User interface, security, and "simplicity"
Thor Lancelot Simon
tls at rek.tjls.com
Thu May 1 13:50:09 EDT 2008
It's fashionable in some circles (including, it seems, this one) to bash
IPsec (particularly IKE) and tout SSL VPNs (particularly OpenVPN) on what
are basically user interface grounds.
I cannot help repeatedly noting that -- I believe more so than with actual
IPsec deployments, whether with or without IKE -- OpenVPN deployments are
often configured in hideously insecure ways. This is no more the fault of
OpenVPN's designers, of course, than the ghastly configuration interfaces
imposed by many IKE impledmentations are the fault of IPsec's designers.
See, for example, http://doc.pfsense.org/index.php/VPN_Capability_OpenVPN
which is the official documentation from the popular "pfsense"
firewall/NAT/VPN package on configuring OpenVPN for use with clients. Of
1) It is not possible to configure a list of expected identities
of users; rather, just a CA which must sign for all users.
2) No CRL is configured, nor do the instructions say to do so,
though it is possible.
3) The client and server certificates come from the same CA,
and both client and server get configured with *only the CA
certificate*, not the subject name of the expected peer.
This is, of course, a serious security hole all of its
own, since it allows any client to conduct an MITM
attack and impersonate the server.
4) Instructions are given for using a package called "EasyRSA"
to set up a CA and create and sign keys. These instructions
have several severe flaws of their own:
a) They generate client public and private keys *on the
CA* rather than using client generation and proper
certificate signing requests. This poses a needless
risk of private key compromise, which is, in fact,
particularly likely, since
b) The instructions mention only in passing that oh, by
the way, one might want to encrypt the client's new
private key, and that one _could_ do so -- but the
example does not, in fact, encrypt the key.
Anecdotally I have heard of a few users of this
combination of software packages (OpenVPN/pfsense/
EasyRSA) who bother to encrypt the private keys
they send to users -- but quite a few more who just
ship them around plaintext, since the example does
c) No documentation at all is given of how to revoke a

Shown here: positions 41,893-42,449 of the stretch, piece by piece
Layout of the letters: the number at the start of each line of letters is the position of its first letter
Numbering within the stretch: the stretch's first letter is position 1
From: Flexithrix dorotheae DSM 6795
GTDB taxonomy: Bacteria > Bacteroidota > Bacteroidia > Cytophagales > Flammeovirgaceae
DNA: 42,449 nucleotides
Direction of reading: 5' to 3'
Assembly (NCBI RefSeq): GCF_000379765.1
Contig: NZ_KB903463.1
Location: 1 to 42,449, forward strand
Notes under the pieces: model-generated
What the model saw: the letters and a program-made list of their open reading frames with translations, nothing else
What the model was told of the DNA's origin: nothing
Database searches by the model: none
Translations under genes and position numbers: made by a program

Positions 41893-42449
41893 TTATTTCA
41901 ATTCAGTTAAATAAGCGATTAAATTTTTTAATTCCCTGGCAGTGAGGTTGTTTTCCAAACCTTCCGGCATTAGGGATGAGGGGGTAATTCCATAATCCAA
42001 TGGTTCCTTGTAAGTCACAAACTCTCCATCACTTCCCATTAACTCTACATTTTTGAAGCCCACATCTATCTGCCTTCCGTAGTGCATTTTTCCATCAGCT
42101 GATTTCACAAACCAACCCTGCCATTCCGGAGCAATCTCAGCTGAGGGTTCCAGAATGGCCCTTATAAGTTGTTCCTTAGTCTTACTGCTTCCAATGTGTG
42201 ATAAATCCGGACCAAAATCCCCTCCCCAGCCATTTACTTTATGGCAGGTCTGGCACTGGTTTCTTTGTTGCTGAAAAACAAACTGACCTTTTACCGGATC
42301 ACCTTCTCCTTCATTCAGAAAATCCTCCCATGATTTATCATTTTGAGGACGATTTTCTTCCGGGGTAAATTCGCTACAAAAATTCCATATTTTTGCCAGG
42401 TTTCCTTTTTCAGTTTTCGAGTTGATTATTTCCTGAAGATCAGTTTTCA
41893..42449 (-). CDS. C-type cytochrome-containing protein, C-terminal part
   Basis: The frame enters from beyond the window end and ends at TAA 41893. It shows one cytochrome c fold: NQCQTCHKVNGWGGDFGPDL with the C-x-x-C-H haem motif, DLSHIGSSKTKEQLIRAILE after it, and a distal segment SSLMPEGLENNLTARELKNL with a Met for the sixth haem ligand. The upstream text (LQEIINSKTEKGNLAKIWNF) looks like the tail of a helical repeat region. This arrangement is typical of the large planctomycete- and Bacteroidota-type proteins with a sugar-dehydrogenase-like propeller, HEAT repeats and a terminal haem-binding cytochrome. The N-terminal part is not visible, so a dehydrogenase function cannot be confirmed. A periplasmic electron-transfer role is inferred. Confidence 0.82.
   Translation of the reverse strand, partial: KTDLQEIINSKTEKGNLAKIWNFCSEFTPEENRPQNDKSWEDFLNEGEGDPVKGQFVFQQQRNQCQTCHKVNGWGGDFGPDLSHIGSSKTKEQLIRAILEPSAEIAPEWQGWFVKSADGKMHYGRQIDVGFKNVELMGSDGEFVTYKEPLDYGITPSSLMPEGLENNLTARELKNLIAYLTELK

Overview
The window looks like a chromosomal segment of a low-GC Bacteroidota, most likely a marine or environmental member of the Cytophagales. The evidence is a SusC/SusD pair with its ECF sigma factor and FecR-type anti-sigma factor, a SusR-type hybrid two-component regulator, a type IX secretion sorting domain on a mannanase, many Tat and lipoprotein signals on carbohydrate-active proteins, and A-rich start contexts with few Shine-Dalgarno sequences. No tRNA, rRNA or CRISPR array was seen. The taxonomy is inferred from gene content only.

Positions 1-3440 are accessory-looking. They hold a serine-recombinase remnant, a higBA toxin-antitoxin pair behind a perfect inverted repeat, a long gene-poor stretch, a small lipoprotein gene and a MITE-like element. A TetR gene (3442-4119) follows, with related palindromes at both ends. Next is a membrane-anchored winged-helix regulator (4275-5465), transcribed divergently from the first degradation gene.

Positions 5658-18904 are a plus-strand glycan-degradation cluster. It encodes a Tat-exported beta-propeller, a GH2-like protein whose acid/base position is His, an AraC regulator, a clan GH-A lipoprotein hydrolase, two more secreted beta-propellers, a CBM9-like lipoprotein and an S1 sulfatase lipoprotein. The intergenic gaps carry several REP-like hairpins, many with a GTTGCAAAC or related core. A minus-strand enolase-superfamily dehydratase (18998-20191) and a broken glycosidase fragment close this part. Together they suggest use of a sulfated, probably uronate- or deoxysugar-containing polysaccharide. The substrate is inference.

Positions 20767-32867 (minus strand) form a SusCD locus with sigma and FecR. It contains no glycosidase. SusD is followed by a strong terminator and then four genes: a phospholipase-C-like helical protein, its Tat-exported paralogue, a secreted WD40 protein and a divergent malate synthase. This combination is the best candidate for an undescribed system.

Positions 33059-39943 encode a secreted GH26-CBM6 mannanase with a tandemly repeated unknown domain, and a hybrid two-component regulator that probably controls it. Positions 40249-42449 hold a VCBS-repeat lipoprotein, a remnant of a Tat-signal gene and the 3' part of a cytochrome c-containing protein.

key, nor why one would want to do so.
5) No explanation whatsoever is given of the compromises made in
the process of "simplifying" the configuration of this VPN
software -- which are significant and have major security
The upshot is that, indeed, at least as shown here, this particular
configuration frontend to OpenVPN is very easy to configure -- if you
are willing to settle for much less security than OpenVPN was designed
to provide, and much less than, if you're naive about cryptography, you
probably think you're getting.
Gee, that's funny, that's one of the problems with IPsec implementations
that people always cite when they tout SSL VPNs (the other is that some
firewalls can't be configured to pass IP protocol 50 for ESP -- but, of
course, ESP can be tunneled in UDP, in a standard way, and that's been
true for years now).
I am left with the strong suspicion that SSL VPNs are "easier to configure
and use" because a large percentage of their user population simply is not
very sensitive to how much security is actually provided. Someone said
"have a firewall", they set up a firewall. Someone says "I can't get in
through the firewall, set up a VPN", they set up a VPN. For their purposes
IP over DNS might serve just as well -- and if enough other people said it
was secure, they'd probably get all defensive if you said it wasn't, at
least not how they'd configured it.
One could think of it, I suppose, as a combination of drinking the Kool
Aid and buying the snake oil -- drinking the snake oil? Whatever one calls
it one should be very careful of its effects on the popular consciousness
when trying to understand what user preferences for this security product
over that one actually mean.
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